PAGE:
Want to go “Green?”
Start with Measurement & Verification
International Performance Measurement and Verification Protocol (IPMVP)
Option C Type
The same trope has been used in numerous realms, “You can’t know where you’re going if you don’t know where you’ve been.” Sayings like this gain popularity as they’re universally relevant in many different areas of life. This saying is especially relevant in the world of measurement and verification – you don’t know how to improve your facilities if you don’t know how they’re operated.
For example: A building owner owns a portfolio of buildings and wants develop initiatives to go “Green.” Where would they start?
Typically, the first area to look at is which buildings are performing poorly by looking through the utility bills over the past few years (if available). There are numerous sites to visit to compare the buildings’ energy use (kBtu/sf) with those of similar occupancy types to determine the buildings’ performance among its peers (normalized for weather, of course). This energy assessment is known as the baseline with a nice yearly energy use profile. The baseline is how a building’s energy reduction will be determined and provides data to compare against for realized savings.
No 2 projects are alike. How do you determine which energy savings measures to pursue and how are those savings measured? According to the International Performance Measurement and Verification Protocol (IPMVP), energy conservation measures (ECMs) are classified into 4 categories. We will focus on the first 3 categories as the 4th involves energy model simulations when historical building data is unavailable.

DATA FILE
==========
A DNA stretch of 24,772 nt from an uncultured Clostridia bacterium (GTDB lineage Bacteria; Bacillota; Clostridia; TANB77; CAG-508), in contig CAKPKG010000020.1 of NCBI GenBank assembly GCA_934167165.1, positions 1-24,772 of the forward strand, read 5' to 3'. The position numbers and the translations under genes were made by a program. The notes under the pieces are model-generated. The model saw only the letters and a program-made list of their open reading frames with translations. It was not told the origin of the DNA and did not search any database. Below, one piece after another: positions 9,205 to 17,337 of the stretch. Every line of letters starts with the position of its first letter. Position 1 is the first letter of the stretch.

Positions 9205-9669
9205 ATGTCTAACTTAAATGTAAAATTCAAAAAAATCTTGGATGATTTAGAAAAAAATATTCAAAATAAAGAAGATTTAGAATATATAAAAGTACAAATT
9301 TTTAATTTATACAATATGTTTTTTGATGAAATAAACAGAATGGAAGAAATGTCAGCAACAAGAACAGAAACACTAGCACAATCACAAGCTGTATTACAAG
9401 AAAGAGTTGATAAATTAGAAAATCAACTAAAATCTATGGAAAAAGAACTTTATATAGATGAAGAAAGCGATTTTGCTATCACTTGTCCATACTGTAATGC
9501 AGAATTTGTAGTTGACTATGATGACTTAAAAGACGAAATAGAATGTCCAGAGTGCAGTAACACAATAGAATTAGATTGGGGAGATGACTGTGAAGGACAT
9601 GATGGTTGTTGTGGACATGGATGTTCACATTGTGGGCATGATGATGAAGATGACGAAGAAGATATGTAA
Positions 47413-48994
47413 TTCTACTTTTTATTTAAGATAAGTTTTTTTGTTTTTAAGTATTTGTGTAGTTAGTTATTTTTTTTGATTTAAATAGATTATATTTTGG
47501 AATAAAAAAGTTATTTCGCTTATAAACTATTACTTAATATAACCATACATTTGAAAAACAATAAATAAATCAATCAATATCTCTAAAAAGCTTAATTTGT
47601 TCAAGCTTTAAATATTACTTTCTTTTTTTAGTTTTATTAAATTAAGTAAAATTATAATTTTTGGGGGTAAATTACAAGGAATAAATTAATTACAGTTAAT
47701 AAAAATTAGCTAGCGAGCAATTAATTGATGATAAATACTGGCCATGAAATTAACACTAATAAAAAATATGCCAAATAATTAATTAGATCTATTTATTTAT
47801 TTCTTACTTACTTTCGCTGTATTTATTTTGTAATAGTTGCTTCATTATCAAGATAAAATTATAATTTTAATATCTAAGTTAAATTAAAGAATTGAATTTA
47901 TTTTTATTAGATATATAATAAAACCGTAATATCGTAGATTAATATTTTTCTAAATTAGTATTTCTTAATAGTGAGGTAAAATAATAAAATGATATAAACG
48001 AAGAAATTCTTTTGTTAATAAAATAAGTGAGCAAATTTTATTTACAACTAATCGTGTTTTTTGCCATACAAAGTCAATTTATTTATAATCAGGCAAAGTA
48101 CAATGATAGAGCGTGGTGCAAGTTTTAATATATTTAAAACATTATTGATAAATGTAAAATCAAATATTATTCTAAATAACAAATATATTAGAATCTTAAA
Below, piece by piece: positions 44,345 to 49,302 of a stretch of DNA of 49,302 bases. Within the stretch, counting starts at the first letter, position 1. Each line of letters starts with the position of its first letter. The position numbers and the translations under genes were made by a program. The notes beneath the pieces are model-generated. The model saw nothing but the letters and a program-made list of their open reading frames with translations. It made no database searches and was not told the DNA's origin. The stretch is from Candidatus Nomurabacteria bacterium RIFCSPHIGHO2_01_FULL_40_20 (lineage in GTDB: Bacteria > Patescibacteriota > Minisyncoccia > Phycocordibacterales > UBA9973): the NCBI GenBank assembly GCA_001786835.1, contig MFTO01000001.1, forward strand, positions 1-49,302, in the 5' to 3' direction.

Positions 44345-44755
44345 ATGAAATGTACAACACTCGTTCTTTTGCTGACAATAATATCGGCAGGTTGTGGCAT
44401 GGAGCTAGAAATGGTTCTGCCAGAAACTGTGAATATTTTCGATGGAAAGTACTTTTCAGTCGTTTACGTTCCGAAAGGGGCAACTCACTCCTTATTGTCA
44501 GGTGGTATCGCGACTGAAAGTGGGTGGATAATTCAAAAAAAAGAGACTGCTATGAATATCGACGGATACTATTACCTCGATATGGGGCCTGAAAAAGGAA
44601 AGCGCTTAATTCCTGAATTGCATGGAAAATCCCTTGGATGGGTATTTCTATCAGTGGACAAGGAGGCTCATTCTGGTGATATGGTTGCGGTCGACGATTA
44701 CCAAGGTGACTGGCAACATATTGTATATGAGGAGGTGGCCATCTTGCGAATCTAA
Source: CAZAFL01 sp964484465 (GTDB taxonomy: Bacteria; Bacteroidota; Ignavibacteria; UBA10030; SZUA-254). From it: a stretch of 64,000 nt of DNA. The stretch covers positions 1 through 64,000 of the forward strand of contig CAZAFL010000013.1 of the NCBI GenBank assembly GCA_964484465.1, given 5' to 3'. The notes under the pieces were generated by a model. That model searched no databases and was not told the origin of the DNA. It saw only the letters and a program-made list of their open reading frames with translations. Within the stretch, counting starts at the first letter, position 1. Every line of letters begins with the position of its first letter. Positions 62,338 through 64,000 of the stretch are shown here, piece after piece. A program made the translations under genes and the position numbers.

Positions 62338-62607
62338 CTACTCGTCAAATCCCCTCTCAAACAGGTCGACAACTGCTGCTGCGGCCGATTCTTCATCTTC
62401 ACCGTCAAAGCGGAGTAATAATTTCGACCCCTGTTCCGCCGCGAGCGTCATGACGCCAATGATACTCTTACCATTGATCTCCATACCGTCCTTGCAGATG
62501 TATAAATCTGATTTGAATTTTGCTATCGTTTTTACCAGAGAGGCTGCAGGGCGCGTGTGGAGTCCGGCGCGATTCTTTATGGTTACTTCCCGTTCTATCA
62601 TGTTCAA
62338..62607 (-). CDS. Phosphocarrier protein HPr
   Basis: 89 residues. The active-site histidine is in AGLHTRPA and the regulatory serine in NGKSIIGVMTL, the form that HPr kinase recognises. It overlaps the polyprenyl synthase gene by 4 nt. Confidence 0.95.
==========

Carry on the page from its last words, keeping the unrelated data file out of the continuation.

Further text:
The first option (Option A) is widely used to measure simple constant load ECMs for smaller projects. This could include lighting replacement and motor replacement where simply swapping out less efficient equipment for more efficient equipment under constant load, and then applying some quick math to provide a fairly accurate savings figure, assuming facility operations have not changed with the equipment replacement.
The second option (Option B) is typically used to measure improvements under variable load where more “measurement” of equipment operation is needed to determine the actual performance to “verify” earlier assumptions when generating the ECM list. This can be done by benchmarking the performance of original equipment such as boilers, chillers, and other HVAC equipment. This helps in determining the baseline for the equipment and provides a load profile during different equipment operations. After implementing different modifications to the system from the ECM list, determining your system’s new performance is simply comparing the new load profile and efficiency level with the original baseline. The difference between the two will be the avoided energy waste. Obtaining this information can be done in a number of ways from the BMS data down to submeters on specific equipment.
Lastly, the third option (Option C). This option is typically best for projects where expected building savings are above the 10% to 20% range. This is done on projects where there is a large aggregate of various ECMs all to be implemented for full-building improvement. This is also useful for projects where there is not a large time allotment for M&V on each specific ECM and there’s multiple ECMs. It will help a project’s timeline to avoid getting into the nitty gritty of specific ECMs but prove the building’s performance has improved as a whole.
It’s important to remember that every project will have different performance requirements and different M&V requirements. However, follow-up for periodic check-ups is extremely important. If ECMs are implemented with an ROI in mind, the ROI will never be realized if the ECMs do not stick or different changes are made to the system after implementation.